Citizen of the Week: Rose Brandau McGee

Serving vets and saving vets in Mayfair's Camouflage Rhino Thrift Store

With America winding down two wars and flirting with other military interventions around the globe, Philadelphia’s Veterans Multi-Service Center in 2013 was overwhelmed with donations to help returning vets get back on their feet. The problem was where to put it all.

Suits donated through radio DJ John DeBella’s annual Veterans Radiothon hung from pipes in the dimly lit, inaccessible-by-elevator fifth floor of the center’s Old City building. Other clothes lay in high piles on tables. Shoes were stacked in the basement. Furniture was off site, in two rented storage units. Pairing donations with needy vets was cumbersome, at best. “Even with all the donations, we had no good way to get vets what they needed,” says Rose Brandau McGee, who was a family financial advisor at the center. “Often, we would just go and pull out whatever was closest to the front to give to them. They didn’t get to choose what they took home.”

So McGee and her boss, VMC former executive director Tim Meserve, set out to find a better way. In May 2013, Meserve bought an old thrift store in Mayfair, and turned it over to McGee to create a space where veterans could browse through donated clothes and furnishings. But McGee did more than that. Eighteen months later, she has turned the Camouflage Rhino Thrift Store into a successful jobs program for veterans, and a potentially profitable business that is expanding to the suburbs.

“I love that I’m helping veterans everyday,” says McGee. “They deserve it. They gave to us. It’s our turn to give back to them.”


To McGee, this work is personal. She has a son currently serving in Afghanistan. Her dad was in Korea, and her husband was in the Army during Vietnam. Several cousins, uncles and aunts also served, and many sought help from the Vet Center when they came home. In her work at the VMC, McGee witnessed a new generation of veterans returning with few job prospects, an inability to navigate civilian life and, often, invisible wounds like PTSD and traumatic brain injuries that kept them from moving forward. “Vets are getting neglected, by the VA and by the community,” she says. “We need a better system to prepare these guys for what they may need in the future. I’m just doing a small bit of that.”

McGee employs only veterans at Camouflage Rhino, including one full-time assistant. Since the summer of 2013, 16 of her 29 workers have graduated to permanent full time jobs outside of the shop. She still employs the other 13, most of whom arrived at the store homeless or at risk of losing their houses. “I’d say 90 percent of my employees wish they’d never left the service,” McGee says. “At least they had a steady job then. Now they have nothing.” Her vets range in age from a 60-year-old Vietnam War vet, to a 22-year-old, who recently returned from Afghanistan. Unable to afford an apartment, he spends part of the week in State College with his wife’s family, and the rest crashing with friends in Philly so he can work with McGee. Like the rest of the staff, he earns $8/hour about 25 hours a week—not really enough to live on. But they are there for more than the money. “It’s good for their self-esteem,” says McGee. “They have each other for support. They are working and they get to help other vets.”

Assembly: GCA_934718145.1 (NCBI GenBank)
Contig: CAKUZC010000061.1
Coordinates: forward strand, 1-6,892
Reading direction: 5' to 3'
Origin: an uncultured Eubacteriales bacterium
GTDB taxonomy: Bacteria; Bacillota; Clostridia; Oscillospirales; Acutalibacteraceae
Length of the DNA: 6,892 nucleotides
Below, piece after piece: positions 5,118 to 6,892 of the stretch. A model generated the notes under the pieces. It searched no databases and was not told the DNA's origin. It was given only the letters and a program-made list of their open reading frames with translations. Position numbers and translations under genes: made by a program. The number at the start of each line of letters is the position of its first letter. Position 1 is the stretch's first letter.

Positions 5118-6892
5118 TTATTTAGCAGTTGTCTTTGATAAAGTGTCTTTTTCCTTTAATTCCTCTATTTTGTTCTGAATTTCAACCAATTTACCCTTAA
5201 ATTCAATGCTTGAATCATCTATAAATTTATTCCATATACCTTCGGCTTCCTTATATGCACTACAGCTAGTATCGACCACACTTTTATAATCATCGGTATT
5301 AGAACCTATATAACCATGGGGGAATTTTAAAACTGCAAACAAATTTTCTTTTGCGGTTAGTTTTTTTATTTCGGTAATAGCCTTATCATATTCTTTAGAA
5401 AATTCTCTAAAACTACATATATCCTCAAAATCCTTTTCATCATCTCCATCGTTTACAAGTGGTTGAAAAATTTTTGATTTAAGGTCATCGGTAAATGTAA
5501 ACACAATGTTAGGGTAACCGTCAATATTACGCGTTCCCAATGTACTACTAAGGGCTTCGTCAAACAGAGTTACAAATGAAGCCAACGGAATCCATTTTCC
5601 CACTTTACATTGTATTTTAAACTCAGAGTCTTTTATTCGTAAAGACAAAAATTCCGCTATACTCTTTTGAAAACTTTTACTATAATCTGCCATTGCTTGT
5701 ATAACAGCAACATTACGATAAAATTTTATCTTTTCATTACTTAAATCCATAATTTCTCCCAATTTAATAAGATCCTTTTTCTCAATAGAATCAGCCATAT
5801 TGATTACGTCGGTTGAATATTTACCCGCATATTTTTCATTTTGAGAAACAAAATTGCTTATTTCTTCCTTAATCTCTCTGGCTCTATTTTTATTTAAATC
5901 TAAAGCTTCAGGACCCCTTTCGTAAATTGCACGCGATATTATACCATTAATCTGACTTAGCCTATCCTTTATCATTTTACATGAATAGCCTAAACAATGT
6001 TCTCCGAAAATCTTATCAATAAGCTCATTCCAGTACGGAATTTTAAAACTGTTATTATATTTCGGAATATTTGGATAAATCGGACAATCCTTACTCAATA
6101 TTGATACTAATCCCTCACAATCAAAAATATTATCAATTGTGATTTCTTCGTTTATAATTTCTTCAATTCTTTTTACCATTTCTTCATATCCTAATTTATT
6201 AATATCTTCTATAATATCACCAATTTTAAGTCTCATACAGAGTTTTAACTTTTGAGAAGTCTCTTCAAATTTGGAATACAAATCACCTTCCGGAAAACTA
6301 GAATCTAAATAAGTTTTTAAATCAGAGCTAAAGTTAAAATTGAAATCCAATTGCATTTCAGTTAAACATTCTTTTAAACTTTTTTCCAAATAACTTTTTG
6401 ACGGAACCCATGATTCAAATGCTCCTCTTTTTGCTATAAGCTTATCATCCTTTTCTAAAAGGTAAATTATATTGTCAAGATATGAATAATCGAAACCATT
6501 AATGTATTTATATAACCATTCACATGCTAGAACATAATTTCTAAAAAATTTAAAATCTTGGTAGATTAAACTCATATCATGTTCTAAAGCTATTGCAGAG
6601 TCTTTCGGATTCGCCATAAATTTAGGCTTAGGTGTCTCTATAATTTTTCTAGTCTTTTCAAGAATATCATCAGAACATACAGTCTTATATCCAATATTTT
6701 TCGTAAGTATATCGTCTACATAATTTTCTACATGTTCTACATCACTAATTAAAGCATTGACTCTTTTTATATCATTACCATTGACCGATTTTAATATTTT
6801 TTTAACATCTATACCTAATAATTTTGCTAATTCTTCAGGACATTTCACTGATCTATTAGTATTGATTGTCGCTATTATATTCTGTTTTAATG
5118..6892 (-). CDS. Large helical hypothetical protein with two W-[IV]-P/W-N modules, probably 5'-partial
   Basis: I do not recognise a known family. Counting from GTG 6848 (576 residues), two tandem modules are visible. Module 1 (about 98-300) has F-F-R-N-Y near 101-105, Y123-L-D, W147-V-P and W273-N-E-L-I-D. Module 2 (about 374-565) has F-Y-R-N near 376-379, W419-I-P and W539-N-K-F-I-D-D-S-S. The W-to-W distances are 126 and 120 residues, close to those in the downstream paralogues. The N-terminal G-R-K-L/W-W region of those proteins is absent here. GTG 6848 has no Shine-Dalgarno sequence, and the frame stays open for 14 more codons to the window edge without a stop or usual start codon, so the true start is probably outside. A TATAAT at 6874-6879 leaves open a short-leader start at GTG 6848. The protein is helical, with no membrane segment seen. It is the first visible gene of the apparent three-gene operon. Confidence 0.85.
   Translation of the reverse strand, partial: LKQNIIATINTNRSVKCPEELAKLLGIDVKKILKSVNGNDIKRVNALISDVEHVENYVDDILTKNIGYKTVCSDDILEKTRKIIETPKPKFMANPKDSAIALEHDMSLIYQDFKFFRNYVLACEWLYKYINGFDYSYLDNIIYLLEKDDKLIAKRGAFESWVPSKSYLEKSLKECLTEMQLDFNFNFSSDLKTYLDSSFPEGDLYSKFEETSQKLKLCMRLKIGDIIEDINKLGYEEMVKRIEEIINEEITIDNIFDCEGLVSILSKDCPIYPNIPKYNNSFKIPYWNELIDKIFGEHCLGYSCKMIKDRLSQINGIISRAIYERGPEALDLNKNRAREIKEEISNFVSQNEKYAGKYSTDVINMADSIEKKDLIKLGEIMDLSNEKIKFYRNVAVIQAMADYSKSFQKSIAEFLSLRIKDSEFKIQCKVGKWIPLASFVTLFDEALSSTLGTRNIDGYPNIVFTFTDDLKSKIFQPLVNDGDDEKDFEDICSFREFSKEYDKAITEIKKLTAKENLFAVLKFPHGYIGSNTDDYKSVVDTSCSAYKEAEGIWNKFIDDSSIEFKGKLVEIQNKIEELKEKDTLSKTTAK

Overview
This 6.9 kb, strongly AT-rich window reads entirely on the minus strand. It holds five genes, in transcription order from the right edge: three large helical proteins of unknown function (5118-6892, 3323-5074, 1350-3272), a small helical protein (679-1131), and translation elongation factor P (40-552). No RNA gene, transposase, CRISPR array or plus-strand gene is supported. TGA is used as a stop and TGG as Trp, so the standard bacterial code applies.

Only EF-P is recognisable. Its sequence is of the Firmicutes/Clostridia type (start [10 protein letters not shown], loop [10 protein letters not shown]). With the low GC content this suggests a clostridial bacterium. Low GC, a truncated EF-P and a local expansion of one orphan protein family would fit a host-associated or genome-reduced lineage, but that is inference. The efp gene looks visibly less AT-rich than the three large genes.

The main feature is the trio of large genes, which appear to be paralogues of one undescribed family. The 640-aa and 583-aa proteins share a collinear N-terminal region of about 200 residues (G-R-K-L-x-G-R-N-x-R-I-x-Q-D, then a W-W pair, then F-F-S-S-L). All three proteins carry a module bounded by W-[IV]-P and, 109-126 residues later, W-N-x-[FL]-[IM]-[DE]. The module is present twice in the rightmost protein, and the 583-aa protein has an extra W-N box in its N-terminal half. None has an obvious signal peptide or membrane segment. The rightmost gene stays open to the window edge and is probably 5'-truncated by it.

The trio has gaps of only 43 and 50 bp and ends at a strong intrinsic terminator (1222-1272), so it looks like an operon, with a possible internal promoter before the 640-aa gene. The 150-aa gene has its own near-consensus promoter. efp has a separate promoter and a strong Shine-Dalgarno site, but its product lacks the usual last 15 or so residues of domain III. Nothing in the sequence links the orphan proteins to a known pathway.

McGee is a natural entrepreneur. Before her post at the VMC, she worked for 18 years at Meals for Wheels in Mechanicsburg, PA, where she oversaw 250 volunteers and started a catering company to generate funds for the agency. In Philly, she launched a Friday sidewalk sale outside the VMC to raise money for the center, selling old paintings, printers and office furniture that was collecting dust in the building. In her spare time, she had always loved thrift and antique shopping. Still, she almost didn’t take the job. “I didn’t know at the time that this would turn out to be exactly what I want to do,” she says. “I’ve taken my shopping hobby and turned it into a job, and my love of food and turned that into a hobby. It’s like I’ve been preparing for this job all along.”

Still, turning Camouflage Rhino into a viable business has been hard. At least half of what comes in to the store goes out for free, to veterans and their families referred by the VMC—close to 320 in the first year. It is open and sells to the public Monday to Saturday, and makes about one-third of its income helping vets move their belongings in and out of apartments or storage. (Moving costs are paid either by the vet, or by a social service agency that is helping them.)

“I’d say 90 percent of my employees wish they’d never left the service,” McGee says. “At least they had a steady job then. Now they have nothing.”

The VMC pays $25,000 a month to operate Camouflage Rhino, which lost about $12,000 in its first year. McGee says the shop turned a profit for the first time last summer through increased sales and moving jobs. Now she’s hoping to get a $175,000 grant to cover the cost of the jobs program. That would turn the formerly haphazard donations program into a self-sustaining venture that can help support the VMC. In the meantime, the Camouflage Rhino model has proved successful enough that McGee is now working with the Vet Center in Coatesville to open a furniture bank in Chester County.

“I love that I’m helping veterans everyday,” says McGee. “They deserve it. They gave to us. It’s our turn to give back to them.”

Camouflage Rhino is located at 7128 Frankford Avenue, in Mayfair. It accepts donations at the store, and at the Veterans Multiservices Center at 213-217 North 4th Street. For more information about how to donate services or support the jobs program, contact Camouflage  Rhino at 267-731-6733.

Header image: FaceMePLS via Flickr.


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